The MCC did approve of Ashwin’s action but in a U-turn after three days questioned the spirit of the decision. This controversy continued for a week and was allowed to fissile out but not before another issue held the centre-stage. However Ashwin’s action is the message that the police in Kolkata are trying to employ to check deviant drivers. And this seems to have worked. ‘Be it the crease or the road, one should never cross it before they are supposed to’ is the cryptic message. A top official who surely is a cricket fan, explains it thus, ‘Social media has always been an effective tool for us to create awareness about various issues. And more than straight signs these creative memes help us reach the people faster and leave a better impact.' The Mumbai police have also issued some traffic rules along these lines that seem to have been effective in conveying the message.
Before Mankading became the talking point for over a week, with opinions equally divided and brought about a national and even international level crisis, there was the other critical issue of No 4 batsman. For the uninitiated, this is the pivotal position, the game changer and this is the fulcrum some of the most illustrious stars have occupied, Sachin Tendulkar, for instance. The iconic status of this Bharat Ratna, the only sportsman to have been so honoured, and Rajya Sabha member has never been in doubt. The No 4 must have a wide range of skills, a compact defence, the ability to hit the ball hard, and he must be able to rotate the strike. In short a multi-tasker who can keep the scoreboard ticking, like the air traffic controller at airports.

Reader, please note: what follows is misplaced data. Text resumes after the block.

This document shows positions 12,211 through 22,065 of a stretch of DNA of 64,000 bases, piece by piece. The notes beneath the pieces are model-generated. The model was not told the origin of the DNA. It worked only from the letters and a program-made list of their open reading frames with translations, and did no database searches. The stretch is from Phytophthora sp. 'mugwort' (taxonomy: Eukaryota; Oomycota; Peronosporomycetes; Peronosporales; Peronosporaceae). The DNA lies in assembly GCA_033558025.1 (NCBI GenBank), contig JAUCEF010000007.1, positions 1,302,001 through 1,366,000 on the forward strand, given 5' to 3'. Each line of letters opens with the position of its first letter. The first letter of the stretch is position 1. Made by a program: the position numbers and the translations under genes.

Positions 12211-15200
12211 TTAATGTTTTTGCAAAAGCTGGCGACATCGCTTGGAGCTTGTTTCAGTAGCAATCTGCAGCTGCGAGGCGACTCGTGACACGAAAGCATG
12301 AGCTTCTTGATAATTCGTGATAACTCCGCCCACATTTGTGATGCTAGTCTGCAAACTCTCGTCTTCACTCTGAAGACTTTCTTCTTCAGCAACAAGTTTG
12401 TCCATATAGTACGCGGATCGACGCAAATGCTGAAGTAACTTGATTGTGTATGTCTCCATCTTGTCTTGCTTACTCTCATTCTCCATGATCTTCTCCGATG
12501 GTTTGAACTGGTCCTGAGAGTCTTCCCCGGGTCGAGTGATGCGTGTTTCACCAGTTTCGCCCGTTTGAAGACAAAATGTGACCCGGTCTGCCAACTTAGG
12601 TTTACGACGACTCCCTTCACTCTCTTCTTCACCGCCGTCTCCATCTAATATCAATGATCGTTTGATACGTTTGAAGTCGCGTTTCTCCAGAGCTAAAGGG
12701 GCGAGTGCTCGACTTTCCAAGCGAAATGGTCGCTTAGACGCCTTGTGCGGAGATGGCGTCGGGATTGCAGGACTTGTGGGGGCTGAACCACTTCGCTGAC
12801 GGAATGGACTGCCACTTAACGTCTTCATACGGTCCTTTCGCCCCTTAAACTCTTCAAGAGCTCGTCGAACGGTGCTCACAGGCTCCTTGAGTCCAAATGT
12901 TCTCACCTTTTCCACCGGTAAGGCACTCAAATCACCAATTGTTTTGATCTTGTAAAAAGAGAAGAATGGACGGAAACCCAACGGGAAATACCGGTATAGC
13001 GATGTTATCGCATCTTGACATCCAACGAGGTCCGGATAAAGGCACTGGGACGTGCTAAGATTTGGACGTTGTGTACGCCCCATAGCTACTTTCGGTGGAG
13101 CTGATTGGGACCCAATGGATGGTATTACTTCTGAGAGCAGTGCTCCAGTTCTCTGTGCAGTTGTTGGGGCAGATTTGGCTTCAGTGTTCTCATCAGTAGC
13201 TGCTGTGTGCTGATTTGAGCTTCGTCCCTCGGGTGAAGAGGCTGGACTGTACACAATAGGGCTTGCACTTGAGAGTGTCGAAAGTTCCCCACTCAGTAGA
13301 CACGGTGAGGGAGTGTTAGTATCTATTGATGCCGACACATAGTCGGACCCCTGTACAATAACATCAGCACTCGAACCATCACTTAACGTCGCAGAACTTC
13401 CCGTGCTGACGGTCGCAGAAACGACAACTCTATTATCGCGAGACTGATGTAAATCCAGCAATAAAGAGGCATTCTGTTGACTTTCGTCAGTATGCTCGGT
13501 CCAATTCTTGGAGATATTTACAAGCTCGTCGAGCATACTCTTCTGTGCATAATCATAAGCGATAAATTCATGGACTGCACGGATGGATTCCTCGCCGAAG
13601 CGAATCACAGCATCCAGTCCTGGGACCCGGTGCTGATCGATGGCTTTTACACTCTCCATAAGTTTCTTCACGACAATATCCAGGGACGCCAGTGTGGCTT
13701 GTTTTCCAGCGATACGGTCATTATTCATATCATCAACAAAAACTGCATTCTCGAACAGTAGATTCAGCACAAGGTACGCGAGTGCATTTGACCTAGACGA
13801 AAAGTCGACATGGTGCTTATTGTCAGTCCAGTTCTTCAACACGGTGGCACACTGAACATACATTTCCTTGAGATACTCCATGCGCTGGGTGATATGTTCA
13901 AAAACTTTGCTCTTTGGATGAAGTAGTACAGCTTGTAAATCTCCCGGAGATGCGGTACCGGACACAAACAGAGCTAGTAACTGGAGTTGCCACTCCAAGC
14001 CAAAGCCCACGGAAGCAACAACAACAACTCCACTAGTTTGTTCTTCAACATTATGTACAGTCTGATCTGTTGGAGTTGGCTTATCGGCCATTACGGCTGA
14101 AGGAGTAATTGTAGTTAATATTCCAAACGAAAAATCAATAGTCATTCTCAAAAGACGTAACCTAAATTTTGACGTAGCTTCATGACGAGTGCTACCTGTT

With even the poll panel and the cops who control the chaotic traffic in Kolkata are all so eager to tap the potential that this game affords, is it any wonder it has seeped into the unconsciousness of the Indian psyche. recently in the midst of a Hindustani concert when the tabla had to be tightened, the singer halted midway, and commented that this was like Shane Warne bowling outside the off stump, to appreciative clapping from the rasikas. That is the reach of the game.